By Tim Maloney, HEC Senior Policy Director
A new documentary film about the life and work of Aldo Leopold has been playing at venues around Indiana recently. A graduate of Yale Forestry School, Leopold is the visionary author of “A Sand County Almanac”, a landmark series of essays about the need for a land ethic – treating the land, soil, water, plants and wildlife as a community to which humans belong, rather than as commodities which we own. Aldo Leopold began developing his views on ecological relationships as a forester for the U.S. Forest Service in Arizona in the early part of the twentieth century. He helped pioneer the idea of wilderness protection, working for establishment of the Gila Wilderness Area, and later helped found the Wilderness Society. In Arizona, and later in Wisconsin where he lived until his death, Leopold was an early practitioner of ecological restoration, developing techniques to restore watersheds and soils damaged by excessive grazing and poor farming practices. His ideas also led to new practices in wildlife management, recognizing that predators are an essential part of healthy ecosystems and provide a necessary control on game populations.

The title for the documentary, Green Fire—Aldo Leopold and a Land Ethic for Our Time, comes from one of his essays: “Thinking Like a Mountain.” In this essay, Leopold describes watching a wolf die after he had shot it. “We reached the old wolf in time to watch a fierce green fire dying in her eyes. I realized then, and have known ever since, that there was something new to me in those eyes – something known only to her and the mountain. I was young then, and full of trigger-itch; I thought that because fewer wolves meant more deer, that no wolves would mean hunters’ paradise. But after seeing the green fire die, I sensed that neither the wolf nor the mountain agreed with such a view.”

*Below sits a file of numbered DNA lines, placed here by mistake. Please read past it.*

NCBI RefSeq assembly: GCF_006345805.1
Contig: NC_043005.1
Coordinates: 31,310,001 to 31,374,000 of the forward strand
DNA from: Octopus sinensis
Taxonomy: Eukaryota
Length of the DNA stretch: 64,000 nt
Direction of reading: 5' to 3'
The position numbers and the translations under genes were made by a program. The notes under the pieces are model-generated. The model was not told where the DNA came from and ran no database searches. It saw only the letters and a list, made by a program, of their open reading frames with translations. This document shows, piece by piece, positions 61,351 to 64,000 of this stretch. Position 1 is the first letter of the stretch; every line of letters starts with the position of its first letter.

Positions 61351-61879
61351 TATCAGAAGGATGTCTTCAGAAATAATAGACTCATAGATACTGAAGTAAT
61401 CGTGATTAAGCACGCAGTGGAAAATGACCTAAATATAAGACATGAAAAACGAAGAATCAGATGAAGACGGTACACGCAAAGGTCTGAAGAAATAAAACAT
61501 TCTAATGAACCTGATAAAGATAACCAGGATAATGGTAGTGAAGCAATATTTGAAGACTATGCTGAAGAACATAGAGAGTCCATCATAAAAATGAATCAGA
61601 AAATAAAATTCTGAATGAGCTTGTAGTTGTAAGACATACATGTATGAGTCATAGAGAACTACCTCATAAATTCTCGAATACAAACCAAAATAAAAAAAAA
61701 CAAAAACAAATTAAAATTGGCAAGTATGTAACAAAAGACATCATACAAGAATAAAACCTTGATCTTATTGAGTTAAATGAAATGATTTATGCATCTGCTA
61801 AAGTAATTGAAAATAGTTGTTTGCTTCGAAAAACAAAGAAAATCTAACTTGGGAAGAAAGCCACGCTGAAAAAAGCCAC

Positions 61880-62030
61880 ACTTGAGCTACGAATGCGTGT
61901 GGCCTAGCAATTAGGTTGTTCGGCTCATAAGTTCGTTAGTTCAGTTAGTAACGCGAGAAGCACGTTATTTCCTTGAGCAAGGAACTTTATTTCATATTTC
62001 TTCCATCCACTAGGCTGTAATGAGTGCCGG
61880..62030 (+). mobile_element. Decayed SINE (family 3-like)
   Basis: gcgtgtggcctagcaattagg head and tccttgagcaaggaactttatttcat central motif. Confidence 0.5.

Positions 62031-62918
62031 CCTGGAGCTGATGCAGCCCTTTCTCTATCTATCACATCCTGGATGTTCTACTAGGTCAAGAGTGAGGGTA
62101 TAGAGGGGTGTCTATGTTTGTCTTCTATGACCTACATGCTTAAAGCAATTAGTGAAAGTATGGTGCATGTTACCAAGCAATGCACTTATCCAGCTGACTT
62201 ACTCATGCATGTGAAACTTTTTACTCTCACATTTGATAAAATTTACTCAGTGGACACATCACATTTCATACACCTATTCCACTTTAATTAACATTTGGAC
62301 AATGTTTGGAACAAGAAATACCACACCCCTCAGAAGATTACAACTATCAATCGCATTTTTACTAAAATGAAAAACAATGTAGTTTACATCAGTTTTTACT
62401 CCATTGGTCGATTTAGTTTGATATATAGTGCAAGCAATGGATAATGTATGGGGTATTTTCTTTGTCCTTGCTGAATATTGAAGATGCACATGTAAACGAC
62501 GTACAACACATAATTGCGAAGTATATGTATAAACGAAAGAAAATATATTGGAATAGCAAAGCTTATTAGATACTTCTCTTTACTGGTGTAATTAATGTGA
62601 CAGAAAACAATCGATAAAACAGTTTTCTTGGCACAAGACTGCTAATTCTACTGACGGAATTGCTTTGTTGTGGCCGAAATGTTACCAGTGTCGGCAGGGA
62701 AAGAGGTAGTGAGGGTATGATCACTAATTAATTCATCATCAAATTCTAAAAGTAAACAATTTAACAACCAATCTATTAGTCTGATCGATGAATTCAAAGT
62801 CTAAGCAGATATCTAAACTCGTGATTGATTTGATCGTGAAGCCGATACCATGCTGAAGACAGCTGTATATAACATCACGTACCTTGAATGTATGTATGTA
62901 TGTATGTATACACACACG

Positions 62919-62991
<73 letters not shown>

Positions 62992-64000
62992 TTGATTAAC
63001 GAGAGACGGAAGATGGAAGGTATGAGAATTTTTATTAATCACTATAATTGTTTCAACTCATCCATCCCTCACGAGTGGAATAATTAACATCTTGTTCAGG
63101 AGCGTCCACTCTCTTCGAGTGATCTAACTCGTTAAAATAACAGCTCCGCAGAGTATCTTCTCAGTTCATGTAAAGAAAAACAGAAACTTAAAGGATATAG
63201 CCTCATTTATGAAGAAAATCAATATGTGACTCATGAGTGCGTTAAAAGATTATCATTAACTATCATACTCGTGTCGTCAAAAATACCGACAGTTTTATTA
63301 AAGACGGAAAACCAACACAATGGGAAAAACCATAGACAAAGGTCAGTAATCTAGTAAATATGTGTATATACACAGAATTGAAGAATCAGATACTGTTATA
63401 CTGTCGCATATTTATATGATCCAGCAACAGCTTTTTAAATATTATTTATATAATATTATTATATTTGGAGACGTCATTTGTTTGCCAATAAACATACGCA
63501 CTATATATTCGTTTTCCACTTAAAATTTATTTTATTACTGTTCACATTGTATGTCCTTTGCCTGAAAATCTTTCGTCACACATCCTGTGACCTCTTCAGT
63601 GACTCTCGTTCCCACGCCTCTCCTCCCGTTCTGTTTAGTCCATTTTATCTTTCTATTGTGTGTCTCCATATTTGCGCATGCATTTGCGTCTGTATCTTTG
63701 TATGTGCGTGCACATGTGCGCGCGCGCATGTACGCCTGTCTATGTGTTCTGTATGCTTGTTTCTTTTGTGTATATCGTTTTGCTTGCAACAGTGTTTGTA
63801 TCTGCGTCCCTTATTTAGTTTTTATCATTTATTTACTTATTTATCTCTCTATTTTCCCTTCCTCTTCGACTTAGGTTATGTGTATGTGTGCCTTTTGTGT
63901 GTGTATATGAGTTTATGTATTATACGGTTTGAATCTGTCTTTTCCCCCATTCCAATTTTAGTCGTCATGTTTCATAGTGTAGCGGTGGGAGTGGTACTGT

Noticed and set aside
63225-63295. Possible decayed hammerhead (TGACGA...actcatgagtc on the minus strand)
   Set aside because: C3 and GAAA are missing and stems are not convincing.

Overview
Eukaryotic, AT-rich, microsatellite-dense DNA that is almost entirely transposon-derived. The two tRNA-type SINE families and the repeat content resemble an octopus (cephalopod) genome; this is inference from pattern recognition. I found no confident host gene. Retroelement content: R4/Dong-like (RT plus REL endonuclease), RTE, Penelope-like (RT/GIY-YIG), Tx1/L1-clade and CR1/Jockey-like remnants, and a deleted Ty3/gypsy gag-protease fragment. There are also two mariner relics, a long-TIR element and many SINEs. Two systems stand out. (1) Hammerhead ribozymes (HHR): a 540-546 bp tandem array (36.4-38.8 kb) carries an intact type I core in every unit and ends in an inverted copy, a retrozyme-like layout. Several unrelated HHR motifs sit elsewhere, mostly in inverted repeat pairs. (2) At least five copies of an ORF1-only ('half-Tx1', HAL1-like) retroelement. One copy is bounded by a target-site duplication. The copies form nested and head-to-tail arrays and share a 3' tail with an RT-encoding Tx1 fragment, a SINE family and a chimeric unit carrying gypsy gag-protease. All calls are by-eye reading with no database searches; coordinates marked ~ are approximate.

Co-produced by the Aldo Leopold Foundation, the Center for Humans and Nature, and the U.S. Forest Service, Green Fire will be shown on PBS stations next year. And of course, pick up a copy of “A Sand County Almanac” if you haven’t already read it. It remains as inspiring and meaningful as when it was first published in 1949.

The film is showing in West Lafayette tonight. Check the Green Fire website for more information.

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